In July of 2000, after years of crying every month when the faint stain of blood on my underclothing told me my hopes were dashed once more, after years of spending so much money on pregnancy tests that I should have invested in the companies, after years of hoping against hope every month when my cycle ran long, I finally did an IVF procedure. I just about choked when I wrote out the check to the doctor’s office–I’ve never held that much money in my hand before. But I did it with perfect faith. I KNEW it was going to work. I never had the slightest, least, tiniest doubt that it would work.
And even when I cried upon coming out of anesthesia after the egg retrieval, learning they’d only gotten 3 viable eggs, I still had perfect faith that it would work. I knew, you see, that I was going to have twins. And all we needed was two embryos.
They did the ICSI fertilization. One egg died. But there were still two. My twins were still alive. And then came the day of the embryo transfer. I drank gallons of water, and my doctor finally concluded that my bladder was the size of a peanut, and performed the transfer. I watched, entranced, on the screen as the two tiny bundles of cells that were my children were shot up into my womb. And I rejoiced.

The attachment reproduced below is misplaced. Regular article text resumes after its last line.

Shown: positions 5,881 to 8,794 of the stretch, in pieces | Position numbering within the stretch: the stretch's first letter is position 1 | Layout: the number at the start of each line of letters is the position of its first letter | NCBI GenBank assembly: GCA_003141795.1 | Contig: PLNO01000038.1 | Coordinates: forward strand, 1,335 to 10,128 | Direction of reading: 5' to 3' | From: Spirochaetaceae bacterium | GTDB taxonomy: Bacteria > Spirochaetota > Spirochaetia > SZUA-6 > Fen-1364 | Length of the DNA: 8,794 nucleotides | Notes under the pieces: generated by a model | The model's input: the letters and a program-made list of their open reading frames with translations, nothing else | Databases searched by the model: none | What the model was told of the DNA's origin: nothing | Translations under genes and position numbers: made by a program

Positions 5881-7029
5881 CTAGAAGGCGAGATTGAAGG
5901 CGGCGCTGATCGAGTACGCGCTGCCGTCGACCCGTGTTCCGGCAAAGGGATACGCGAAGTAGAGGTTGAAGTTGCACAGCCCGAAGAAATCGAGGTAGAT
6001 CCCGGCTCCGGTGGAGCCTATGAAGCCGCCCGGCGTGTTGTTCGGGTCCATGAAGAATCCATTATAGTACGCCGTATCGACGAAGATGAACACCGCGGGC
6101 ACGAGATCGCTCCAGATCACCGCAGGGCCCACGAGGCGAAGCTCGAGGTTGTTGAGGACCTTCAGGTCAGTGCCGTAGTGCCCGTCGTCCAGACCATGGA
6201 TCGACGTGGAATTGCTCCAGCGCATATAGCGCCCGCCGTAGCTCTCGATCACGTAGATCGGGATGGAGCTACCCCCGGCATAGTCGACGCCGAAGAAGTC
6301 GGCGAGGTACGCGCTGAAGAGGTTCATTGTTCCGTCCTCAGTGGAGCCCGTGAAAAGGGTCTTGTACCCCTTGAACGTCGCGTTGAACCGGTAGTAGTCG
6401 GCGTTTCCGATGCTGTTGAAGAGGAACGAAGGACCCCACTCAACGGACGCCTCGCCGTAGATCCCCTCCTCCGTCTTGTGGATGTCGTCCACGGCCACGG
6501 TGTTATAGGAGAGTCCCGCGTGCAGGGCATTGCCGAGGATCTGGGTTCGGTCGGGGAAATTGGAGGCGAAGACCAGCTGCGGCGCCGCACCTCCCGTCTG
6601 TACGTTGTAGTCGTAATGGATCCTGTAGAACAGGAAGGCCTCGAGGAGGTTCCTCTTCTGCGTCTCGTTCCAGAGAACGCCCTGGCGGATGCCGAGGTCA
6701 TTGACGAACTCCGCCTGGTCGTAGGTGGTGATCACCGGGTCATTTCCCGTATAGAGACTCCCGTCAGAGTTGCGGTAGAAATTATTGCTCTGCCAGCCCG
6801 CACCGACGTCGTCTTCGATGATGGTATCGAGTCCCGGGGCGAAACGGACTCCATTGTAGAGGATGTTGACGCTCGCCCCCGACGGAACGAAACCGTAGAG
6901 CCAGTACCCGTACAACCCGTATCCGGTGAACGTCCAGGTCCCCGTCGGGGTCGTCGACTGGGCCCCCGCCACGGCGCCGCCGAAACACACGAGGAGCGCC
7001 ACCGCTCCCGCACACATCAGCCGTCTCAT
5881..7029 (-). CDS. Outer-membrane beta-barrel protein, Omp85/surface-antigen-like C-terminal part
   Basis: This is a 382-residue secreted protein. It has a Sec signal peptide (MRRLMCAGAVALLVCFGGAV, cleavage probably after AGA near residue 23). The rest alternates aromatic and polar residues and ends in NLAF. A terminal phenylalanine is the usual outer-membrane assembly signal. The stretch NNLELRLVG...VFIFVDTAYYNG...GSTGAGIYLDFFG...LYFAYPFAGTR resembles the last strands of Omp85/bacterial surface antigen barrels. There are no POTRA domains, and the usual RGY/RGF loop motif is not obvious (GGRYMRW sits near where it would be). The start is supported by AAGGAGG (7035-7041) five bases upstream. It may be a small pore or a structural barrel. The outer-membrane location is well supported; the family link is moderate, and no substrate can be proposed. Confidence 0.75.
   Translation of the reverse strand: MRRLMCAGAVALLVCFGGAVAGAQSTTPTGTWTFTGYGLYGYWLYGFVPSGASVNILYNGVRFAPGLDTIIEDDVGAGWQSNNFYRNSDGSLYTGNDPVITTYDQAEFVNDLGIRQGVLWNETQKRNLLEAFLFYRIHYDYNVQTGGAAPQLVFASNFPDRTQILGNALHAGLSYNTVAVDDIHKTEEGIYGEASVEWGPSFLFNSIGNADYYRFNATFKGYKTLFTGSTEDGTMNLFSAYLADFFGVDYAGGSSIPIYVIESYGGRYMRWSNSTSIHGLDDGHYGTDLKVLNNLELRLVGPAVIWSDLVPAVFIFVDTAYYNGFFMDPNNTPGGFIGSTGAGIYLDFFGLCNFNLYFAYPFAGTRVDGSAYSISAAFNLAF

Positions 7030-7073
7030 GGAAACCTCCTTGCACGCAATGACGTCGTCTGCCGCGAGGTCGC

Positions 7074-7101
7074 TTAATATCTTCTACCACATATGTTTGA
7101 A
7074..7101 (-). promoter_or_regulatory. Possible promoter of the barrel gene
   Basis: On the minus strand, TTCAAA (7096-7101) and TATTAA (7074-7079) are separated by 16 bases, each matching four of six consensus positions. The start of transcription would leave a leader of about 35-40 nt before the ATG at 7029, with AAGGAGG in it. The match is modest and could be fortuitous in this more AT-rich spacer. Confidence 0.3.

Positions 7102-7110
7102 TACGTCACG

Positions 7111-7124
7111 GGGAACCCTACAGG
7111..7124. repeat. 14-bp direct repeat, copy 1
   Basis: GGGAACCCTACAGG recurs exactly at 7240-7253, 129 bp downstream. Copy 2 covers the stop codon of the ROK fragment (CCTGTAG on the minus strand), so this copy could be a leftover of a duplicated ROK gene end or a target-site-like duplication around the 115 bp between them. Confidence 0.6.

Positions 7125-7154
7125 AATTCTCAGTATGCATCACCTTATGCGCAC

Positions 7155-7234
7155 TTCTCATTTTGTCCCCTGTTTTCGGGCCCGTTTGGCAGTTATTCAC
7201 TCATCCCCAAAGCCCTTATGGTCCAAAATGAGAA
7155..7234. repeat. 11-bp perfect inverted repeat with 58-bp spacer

For the half an hour I remained in that small procedure room, it was a holy room. A temple. A sacred place where I felt the presence of my forebears and my progeny, all together in a circle of love.
Tad and Ellie lived in my womb for a week. I never got to see them grow, never got to hold them in my arms, never got to wipe up their tears, never got to be called Mama or Mother or Mommy or whatever they would have come up with. I never got to change their diapers or see their faces on Christmas morning or watch my husband hold them and exult in the joy of fatherhood.
In a few months now, they would have be 7 years old. They would have been in school, they’d have had sleepovers with their friends.
I will always miss them. I never ever will stop thinking about them.